Back to the Garden

I watch contentedly from my bay window as the brown-eyed Jersey cow munches lazily on red-top clover planted last year. Her form is framed by green, rolling hills as clouds move swiftly across the blue skies, casting dark shadows against the hillside. The contrast of the light and darker greens in this beautiful setting holds my eye, as I reflect on the many blessings and promises of this good life.

I can almost imagine the sound of the fire crackling and glowing behind me in the fireplace that will be done by the cool fall weather. We had worked many hours to acquire the dry, seasoned wood from our thirty-five acre wood lot. It will burn brightly in the field-stone fireplace our friends are helping us build — stones hand-picked from one of our lower fields we had labored to prepare for seed.

Our home is made of logs my husband cut and hauled from the woods with two of our fine draft horses. The house is large and airy, with much light from windows receiving the southern exposure. Though unfinished, it is truly the dream house we had always hoped for. We borrowed only a small amount of money to build our home and spent countless hours working on it, laboring long days to make it strong and lasting, a testimony to our determination, the fruit of a dream realized. We have peace and security and are growing each day to be more self-sufficient from a world we don’t care to identify with.

It came slowly at first, this feeling of everything not being totally right. True, we seemed to be on our way “back to the garden,” didn’t we? A fine home, good marriage, beautiful land and healthy children. We had escaped the establishment, we thought, yet we knew deep down inside we did not have real peace in our hearts. Our tranquility was only external and it was becoming clear to us, ever so gradually, that we had no lasting serenity in our souls. The fulfillment of our dream hadn’t brought us to a place of contentment. Our happiness was only superficial; it had no depth. There was still an empty place deep in our beings that longed for something we weren’t sure we could find. We knew there were questions we had since our youth that remained unanswered. Escaping into the hills of Maine to become as self-sufficient as possible hadn’t brought relief to the problems we saw in ourselves or in the world. Even though beautiful and serene, the forests and fields could give no answers. We had tried so hard to not be like our parents and the establishment, but we were beginning to realize we had the same foundational problems, only disguised or altered by an alternative lifestyle.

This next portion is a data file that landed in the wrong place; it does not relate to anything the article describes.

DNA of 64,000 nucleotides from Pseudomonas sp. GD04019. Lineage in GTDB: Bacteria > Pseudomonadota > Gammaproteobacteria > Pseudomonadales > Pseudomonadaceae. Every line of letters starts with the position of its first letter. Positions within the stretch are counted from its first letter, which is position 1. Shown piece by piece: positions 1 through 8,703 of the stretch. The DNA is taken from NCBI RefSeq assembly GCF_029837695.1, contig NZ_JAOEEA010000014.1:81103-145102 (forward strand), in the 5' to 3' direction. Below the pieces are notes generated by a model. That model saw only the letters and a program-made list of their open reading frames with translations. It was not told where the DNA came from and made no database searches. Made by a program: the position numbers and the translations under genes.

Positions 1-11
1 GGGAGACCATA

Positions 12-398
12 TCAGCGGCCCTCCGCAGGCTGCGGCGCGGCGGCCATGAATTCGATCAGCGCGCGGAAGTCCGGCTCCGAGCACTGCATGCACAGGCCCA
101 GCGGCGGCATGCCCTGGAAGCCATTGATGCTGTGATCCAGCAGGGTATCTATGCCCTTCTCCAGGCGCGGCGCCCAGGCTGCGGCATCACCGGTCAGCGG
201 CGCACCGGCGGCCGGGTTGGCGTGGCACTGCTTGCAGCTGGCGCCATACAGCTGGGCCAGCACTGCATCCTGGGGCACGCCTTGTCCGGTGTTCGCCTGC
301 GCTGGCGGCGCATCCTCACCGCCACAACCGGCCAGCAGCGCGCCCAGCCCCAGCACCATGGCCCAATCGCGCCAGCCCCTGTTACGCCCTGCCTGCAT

Ever since I could remember I had always sought to know what my purpose in life was. As a young child I would sit by the ocean and wonder about God and his creation. As a youth growing up in the ’60s, in frustration I had demanded to know, “What is reality?” I questioned why we were on the earth. Was it to help usher in an age of peace? How? Where was God and why was He so distant? My friends and I were rude in our quest for an answer, and rebelled against anything that merely wafted of authority.

Never having taken Christianity seriously, I searched for answers in every avenue of Eastern philosophies. But no matter how long I sat in my dark, incense-filled room and meditated, the feeling of peace quickly wore off and I emerged the same disgruntled teenager. I wanted to be a kind person. My selfishness and quick temper bothered my conscience and I hated the way I treated my parents and friends. I hated the way they treated me. Worthlessness hung over me like a dark cloud. How could anything be different?